Studies reveal that more than 90% of adult Americans have at least some unhealthy behaviors or unhealthy conditions. The U.S. Center for Disease Control and Prevention (CDC) used data from 395,343 U.S. adult respondents to the 2013 Behavioral Risk Factor Surveillance System (BRFSS) to assess adherence to five healthy behaviors: not smoking cigarettes, meeting the aerobic physical activity recommendation (at least 150 minutes per week of moderate or, 75 minutes per week of vigorous-intensity physical activity), consuming no alcohol or only moderate amounts (up to 2 drinks per day for men, up to 1 drink per day for women), maintaining a normal body mass index (BMI 18.5 to 24.9), and sleeping at least 7 hours per 24-hour period. 20 The study found that only 6.3% of study subjects reported all five

healthy behaviors; 24.3% had four; 35.4% had three; 24.3% had two; 8.4% had one, and 1.4% of respondents engaged in none of the five healthy behaviors.

Most of us could improve our health by changing how we live. So, what is wrong? We are over-stressed, under-exercised, and overfed on a red meat-based, high-saturated fat, high-sugar, high-salt, processed-food diet. Most of us are not sufficiently aware of what our fast-food burgers and fries are doing to our health. Far too many of us have a lifestyle that leads to unhealthy conditions such as high cholesterol, diabetes, high blood pressure, and obesity that make it much more likely that we will suffer major illnesses including heart disease, cancer, and stroke, face long periods of disability, and die prematurely.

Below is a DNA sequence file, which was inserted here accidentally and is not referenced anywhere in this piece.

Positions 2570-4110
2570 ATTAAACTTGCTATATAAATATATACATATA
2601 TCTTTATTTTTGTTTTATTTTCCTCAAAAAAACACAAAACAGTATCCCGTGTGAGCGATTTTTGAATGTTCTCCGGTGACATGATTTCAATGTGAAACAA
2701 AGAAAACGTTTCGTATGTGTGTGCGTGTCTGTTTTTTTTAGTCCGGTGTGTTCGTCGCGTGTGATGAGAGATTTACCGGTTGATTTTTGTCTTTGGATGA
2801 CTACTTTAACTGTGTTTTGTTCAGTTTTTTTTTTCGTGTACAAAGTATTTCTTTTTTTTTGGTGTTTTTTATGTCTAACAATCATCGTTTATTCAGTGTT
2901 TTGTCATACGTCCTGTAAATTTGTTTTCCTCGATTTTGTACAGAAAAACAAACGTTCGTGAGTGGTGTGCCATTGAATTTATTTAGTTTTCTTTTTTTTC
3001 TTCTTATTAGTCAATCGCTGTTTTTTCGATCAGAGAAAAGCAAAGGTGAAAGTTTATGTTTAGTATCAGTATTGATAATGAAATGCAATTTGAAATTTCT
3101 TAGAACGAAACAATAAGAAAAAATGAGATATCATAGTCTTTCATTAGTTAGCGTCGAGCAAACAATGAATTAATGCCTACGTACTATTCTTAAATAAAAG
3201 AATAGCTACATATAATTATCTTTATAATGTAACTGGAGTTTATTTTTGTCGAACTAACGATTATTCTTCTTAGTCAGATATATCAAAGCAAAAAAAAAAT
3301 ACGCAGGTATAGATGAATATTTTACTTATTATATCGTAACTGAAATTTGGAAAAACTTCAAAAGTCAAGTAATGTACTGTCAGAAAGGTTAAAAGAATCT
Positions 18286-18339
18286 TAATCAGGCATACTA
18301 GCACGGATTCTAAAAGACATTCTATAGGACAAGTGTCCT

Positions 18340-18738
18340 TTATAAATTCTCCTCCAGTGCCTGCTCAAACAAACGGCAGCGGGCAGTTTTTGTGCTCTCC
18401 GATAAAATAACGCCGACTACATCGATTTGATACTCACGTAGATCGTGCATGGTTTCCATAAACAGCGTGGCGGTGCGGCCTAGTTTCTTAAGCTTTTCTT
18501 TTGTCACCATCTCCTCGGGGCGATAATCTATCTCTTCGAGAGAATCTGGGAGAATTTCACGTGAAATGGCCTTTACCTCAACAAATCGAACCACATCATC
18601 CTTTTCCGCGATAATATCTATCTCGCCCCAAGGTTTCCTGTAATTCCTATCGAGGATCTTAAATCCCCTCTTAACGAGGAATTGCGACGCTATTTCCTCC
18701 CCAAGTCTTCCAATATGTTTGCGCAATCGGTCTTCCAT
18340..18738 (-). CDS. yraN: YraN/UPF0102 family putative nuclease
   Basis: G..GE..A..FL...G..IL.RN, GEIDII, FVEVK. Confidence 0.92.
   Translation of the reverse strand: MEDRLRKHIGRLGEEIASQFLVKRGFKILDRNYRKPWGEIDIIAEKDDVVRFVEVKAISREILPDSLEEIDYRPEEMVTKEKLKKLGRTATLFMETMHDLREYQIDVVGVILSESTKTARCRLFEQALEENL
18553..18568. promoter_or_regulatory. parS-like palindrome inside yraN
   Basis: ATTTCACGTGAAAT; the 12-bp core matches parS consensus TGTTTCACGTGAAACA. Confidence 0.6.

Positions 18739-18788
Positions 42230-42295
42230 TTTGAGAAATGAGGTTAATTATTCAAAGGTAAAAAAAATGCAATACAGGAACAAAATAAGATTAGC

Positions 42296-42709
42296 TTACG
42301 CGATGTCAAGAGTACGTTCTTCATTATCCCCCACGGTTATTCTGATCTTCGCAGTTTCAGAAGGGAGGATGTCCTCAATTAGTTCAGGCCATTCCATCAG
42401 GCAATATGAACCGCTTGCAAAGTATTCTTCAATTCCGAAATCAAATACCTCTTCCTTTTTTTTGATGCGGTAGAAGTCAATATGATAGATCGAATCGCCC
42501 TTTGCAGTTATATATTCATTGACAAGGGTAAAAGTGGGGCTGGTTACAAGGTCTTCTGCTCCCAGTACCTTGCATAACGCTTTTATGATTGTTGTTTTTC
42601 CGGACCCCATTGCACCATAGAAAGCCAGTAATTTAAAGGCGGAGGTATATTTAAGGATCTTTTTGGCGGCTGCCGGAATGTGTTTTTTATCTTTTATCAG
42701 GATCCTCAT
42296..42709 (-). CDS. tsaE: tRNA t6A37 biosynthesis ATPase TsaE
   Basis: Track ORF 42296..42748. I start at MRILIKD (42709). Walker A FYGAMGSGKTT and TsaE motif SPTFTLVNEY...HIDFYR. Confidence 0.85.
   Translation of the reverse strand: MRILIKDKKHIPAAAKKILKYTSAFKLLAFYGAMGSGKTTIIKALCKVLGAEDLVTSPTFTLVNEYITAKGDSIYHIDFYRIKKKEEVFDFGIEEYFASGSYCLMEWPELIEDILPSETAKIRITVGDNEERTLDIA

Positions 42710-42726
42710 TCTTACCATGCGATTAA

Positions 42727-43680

This blog presents opinions and ideas and is intended to provide helpful general information.  I am not engaged in rendering advice or services to the individual reader. The ideas, procedures and suggestions in that are presented are not in any way a substitute for the advice and care of the reader’s own physician or other medical professional based on the reader’s own individual conditions, symptoms or concerns. If the reader needs personal medical, health, dietary, exercise or other assistance or advice the reader should consult a physician and/or other qualified health professionals. The author specifically disclaims all responsibility for any injury, damage or loss that the reader may incur as a direct or indirect consequence of following any directions or suggestions given in the book or participating in any programs described in this blog or in the book, The Building Blocks of Health––How to Optimize Wellness with a Lifestyle Checklist. References for most of the health related information in this blog can be found in the book, The Building Blocks of Health now available on Amazon at Copyright 2020 by J. Joseph Speidel.